Amira Hass of Haaretz opined, “The chronic submissiveness is always explained by a desire to ‘make progress.’ But for the PLO and Fatah, progress is the very continued existence of the Palestinian Authority, which is now functioning more than ever before as a subcontractor for the IDF, the Shin Bet security service and the Civil Administration.”
Jonathan Cook, however, offered another view: “Israel warned it would renege on a commitment to allot radio frequencies to allow Wataniya, a mobile phone provider, to begin operations this month in the West Bank. The telecommunications industry is the bedrock of the Palestinian economy, with the current monopoly company, PalTel, accounting for half the worth of the Palestinian stock exchange.”
“No blood for mobile phones,” should perhaps be the new chant in Palestine. But it’s that sad fact that held the Palestinian will hostage for too many years. However, it’s not just mobile companies whose interests triumph over Gaza’s agony. Indeed, the post-Oslo culture has espoused a class of contractors. These are businessmen who are either high-ranking officials in the PA and the Fatah party, or both, or closely affiliated with them. Much of the billions of dollars of international aid that poured into Palestine following the signing of Oslo found its way into private bank accounts. Wealth generated more wealth and “export and import” companies sprung up like poison ivy amidst the poor dwelling of refugees throughout the occupied territories. The class of businessmen, still posing as revolutionaries, encroached over every aspect of Palestinian society, used it, controlled it, and eventually suffocated it. It espoused untold corruption, and, naturally, found an ally in Israel, whose reign in the occupied territories never ceased.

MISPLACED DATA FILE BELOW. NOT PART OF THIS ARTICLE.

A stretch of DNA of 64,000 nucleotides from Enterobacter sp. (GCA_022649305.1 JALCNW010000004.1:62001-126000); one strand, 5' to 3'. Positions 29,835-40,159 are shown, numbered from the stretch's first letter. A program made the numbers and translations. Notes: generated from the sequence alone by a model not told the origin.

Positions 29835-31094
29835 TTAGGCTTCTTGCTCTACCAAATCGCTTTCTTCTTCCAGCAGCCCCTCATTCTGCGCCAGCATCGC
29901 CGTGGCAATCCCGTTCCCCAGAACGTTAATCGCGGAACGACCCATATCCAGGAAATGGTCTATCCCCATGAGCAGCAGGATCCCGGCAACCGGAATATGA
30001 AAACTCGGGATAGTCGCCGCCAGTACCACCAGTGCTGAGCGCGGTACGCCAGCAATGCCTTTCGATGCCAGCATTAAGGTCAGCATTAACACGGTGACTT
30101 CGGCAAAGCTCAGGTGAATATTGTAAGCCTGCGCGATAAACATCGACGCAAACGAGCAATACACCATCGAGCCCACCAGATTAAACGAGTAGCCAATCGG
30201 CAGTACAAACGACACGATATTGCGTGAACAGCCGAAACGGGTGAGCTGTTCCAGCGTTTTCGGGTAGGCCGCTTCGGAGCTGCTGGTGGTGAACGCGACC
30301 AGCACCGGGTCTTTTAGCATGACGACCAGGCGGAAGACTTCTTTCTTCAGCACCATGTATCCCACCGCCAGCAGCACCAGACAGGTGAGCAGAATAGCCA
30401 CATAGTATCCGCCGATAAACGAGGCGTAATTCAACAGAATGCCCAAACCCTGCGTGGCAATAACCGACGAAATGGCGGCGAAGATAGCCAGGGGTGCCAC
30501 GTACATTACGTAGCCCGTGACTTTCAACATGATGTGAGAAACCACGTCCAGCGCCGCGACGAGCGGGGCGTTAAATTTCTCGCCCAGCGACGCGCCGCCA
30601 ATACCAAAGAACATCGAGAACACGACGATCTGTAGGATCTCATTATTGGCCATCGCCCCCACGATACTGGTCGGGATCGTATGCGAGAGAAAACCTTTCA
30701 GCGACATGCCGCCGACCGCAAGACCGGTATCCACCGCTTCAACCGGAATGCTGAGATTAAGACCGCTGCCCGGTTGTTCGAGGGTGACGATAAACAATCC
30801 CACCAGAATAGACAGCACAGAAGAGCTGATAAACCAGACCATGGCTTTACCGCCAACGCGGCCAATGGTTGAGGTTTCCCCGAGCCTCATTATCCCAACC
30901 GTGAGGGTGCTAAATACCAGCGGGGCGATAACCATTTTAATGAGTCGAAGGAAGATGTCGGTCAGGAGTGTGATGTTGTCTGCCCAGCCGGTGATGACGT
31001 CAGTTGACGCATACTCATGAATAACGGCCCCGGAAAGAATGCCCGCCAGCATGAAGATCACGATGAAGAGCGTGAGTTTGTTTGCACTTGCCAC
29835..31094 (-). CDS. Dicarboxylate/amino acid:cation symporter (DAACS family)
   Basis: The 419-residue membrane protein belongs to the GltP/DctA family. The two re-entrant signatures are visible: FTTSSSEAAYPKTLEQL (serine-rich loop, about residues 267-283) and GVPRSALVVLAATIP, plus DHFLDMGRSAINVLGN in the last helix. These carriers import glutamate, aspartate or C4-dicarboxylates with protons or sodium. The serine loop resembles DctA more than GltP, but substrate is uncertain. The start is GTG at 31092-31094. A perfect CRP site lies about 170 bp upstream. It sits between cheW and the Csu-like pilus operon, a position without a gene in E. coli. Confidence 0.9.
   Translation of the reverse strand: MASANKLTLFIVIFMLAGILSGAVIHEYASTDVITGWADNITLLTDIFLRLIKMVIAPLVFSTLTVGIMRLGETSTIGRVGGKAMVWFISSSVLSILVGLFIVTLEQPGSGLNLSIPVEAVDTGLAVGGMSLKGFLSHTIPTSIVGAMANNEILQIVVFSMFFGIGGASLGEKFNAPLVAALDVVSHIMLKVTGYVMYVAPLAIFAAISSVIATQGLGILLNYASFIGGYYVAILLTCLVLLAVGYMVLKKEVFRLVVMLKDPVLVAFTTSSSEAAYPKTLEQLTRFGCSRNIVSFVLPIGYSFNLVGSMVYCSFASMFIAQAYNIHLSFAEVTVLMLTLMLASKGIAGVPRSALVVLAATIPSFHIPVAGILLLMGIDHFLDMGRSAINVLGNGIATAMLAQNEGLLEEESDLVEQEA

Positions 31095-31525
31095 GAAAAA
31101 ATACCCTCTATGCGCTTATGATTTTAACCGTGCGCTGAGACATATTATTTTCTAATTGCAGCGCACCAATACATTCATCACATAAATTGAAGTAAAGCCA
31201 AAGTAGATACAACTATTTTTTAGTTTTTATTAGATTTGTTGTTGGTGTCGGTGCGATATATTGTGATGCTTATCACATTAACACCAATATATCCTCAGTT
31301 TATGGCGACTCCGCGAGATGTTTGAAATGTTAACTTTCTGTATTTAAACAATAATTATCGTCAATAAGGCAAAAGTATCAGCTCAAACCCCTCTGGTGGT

The PA became submissive not out of fear of Israeli wrath per se, but out of fear that such wrath would disrupt business, the flow of aid thus contracts. And since corruption is not confined by geographical borders, PA officials abroad took Palestinian shame to international levels. Millions marched in the US, in Europe, in Asia, South America and the rest of the world, chanting for Gaza and its victims, while some PA ambassadors failed to even turn out to participate. When some of these diplomats made it to public forums, it was for the very purpose of brazenly attacking fellow Palestinians in Hamas, not to garner international solidarity with their own people.
Readily blaming ‘American pressure’ to explain Abbas’ decision at the UNHRC no longer suffices. Even the call on the 74-year-old Palestinian leader to quit is equally hollow. Abbas represents a culture, and that culture is self-seeking, self-serving and utterly corrupt. If Abbas exits, and considering his age, he soon will, Mohammed Dahlan could be the next leader, or even Mahmoud Habbash, who called on Gaza to rebel against Hamas as Israel was blowing up Palestinian homes and schools left and right.
Palestinians who are now calling for change following the UN episode, must consider the Oslo culture in its entirety, its ‘revolutionary’ millionaires, its elites and contractors. A practical alternative to those corrupt must be quickly devised. The Israeli wall is encroaching on Palestinian towns and villages in the West Bank, and a new war might be awaiting besieged Gaza. Time is running out, and our collective shame is nearly complete.
RAMZY BAROUD is an author and editor of PalestineChronicle.com. His work has been published in many newspapers and journals worldwide. His latest book is The Second Palestinian Intifada: A Chronicle of a People’s Struggle (Pluto Press, London).